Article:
Many geometry problems ask the solver to calculate the radius of a circle from given information about the circle, such as arc lengths, chord lengths and arc angles. While there are explicit solutions to many of these problems, in cases where the length of a chord and its corresponding arc are known and the radius is unknown, only an implicitly defined solution is possible. You can still use the Taylor series approximation of the sine of an angle to get an approximate answer, however.
Draw a straight line from the centre of the circle to the exact midpoint of the chord and arc using your ruler. The length of this line is equal to the radius of the circle and is perpendicular to the chord. Label one of the angles formed by this line and one of the arc's radii "x."
Set up equations relating the angle x, the radius length "R," the chord length "C" and the arc length "A." The sine of x is equal to the opposite over hypotenuse of the triangle formed by the line you drew, the arc's radius and half of the chord length, so sin x = C/2R. The arc angle is equal to the arc length divided by the radius, so the angle x, which is half the arc angle's measure, is equal to half of the arc length divided by the radius, or A/2R.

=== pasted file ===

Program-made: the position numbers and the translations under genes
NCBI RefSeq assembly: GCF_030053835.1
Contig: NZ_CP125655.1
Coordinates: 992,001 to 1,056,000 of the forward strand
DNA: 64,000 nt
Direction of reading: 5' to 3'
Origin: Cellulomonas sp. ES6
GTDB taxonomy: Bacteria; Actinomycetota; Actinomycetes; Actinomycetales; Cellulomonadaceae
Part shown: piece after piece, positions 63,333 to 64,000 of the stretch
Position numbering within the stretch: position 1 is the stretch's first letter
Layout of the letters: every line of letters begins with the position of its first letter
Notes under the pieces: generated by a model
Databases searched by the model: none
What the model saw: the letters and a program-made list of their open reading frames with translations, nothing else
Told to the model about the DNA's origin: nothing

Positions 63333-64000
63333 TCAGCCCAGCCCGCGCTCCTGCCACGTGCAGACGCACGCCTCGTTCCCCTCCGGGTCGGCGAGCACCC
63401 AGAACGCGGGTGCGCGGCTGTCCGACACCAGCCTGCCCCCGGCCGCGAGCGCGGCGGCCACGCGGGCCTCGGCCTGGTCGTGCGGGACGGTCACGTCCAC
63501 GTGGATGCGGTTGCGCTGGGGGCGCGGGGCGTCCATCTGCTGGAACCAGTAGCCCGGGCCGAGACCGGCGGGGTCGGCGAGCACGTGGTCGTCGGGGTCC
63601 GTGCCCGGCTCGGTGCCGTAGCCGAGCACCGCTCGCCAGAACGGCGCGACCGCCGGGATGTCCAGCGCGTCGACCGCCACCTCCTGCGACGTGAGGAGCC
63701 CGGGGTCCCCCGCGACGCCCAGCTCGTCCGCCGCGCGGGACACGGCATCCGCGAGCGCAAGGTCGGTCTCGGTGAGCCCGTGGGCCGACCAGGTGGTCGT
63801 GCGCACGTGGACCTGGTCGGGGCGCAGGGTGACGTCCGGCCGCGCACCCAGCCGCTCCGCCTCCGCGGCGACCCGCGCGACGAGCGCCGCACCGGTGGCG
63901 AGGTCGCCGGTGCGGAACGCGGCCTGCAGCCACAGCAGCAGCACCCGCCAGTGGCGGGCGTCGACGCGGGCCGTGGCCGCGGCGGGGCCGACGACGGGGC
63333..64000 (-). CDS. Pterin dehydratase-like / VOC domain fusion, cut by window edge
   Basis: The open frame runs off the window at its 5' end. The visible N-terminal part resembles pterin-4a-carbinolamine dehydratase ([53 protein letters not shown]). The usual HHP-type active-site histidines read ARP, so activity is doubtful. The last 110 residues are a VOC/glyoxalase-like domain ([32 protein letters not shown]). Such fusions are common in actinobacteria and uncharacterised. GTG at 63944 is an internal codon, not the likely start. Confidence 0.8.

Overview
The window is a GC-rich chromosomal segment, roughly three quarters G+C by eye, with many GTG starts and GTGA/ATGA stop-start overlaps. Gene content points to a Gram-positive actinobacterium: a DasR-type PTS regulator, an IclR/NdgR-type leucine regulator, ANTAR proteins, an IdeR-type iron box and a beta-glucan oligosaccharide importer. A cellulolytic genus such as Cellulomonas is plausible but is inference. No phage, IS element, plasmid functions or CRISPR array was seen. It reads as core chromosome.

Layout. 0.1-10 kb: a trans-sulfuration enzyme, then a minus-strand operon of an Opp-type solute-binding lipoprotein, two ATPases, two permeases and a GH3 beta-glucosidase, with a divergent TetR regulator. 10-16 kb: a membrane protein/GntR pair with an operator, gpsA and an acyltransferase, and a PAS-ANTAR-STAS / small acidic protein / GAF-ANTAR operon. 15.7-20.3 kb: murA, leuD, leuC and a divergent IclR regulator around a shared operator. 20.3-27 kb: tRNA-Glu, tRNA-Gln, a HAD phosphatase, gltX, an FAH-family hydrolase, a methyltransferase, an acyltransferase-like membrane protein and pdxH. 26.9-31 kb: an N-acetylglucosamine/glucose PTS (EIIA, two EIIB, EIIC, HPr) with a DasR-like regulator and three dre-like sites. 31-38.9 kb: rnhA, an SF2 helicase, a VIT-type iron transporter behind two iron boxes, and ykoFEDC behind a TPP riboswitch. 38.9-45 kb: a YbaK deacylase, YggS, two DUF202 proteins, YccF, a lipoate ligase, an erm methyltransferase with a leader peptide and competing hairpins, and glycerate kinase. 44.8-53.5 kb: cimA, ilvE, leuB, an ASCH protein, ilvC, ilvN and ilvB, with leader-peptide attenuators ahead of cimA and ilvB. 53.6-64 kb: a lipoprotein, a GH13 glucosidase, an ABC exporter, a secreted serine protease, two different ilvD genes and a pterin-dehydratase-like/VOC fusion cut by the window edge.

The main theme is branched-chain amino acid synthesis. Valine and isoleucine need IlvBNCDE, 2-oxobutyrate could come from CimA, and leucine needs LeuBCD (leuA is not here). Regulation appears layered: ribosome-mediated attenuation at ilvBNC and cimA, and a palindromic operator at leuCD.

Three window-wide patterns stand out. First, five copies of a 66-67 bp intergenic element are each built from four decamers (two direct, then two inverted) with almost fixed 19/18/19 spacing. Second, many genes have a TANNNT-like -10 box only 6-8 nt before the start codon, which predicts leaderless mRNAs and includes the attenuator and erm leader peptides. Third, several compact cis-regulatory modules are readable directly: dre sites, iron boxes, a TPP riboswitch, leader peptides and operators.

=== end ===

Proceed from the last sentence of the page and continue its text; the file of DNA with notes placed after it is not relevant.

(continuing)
Combine the two equations derived in the previous step to eliminate x, leaving only the variable R and the known lengths A and C. You know that R * sin x = C/2, and you can substitute "A/2R" for x to get the equation R * sin (A/2R) = C/2. This is the implicit solution for the radius of the circle, given the arc length and chord length.
Approximate sin (A/2R) using the first two terms of Taylor series approximation of the sine: x - (x^3/6). Sin (A/2R) is approximately equal to A/2R - 1/6 * (A/2R)^3.
Plug the value from the previous step into the implicit solution from Step 3 to get the equation R * (A/2R - 1/6 * (A/2R)^3) = C/2. This simplifies to (A/2 - C/2) * R^2 = A^3/48. Solving for R yields the equation R^2 = (A^3/(24 * (A - C)). If the arc length is 4 and the chord length is 3.5, the radius squared is equal to 4 cubed divided by 12, or 5.33. The square root of 5.33 is 2.31, which is the length of the radius.
Things you need
- Pencil and paper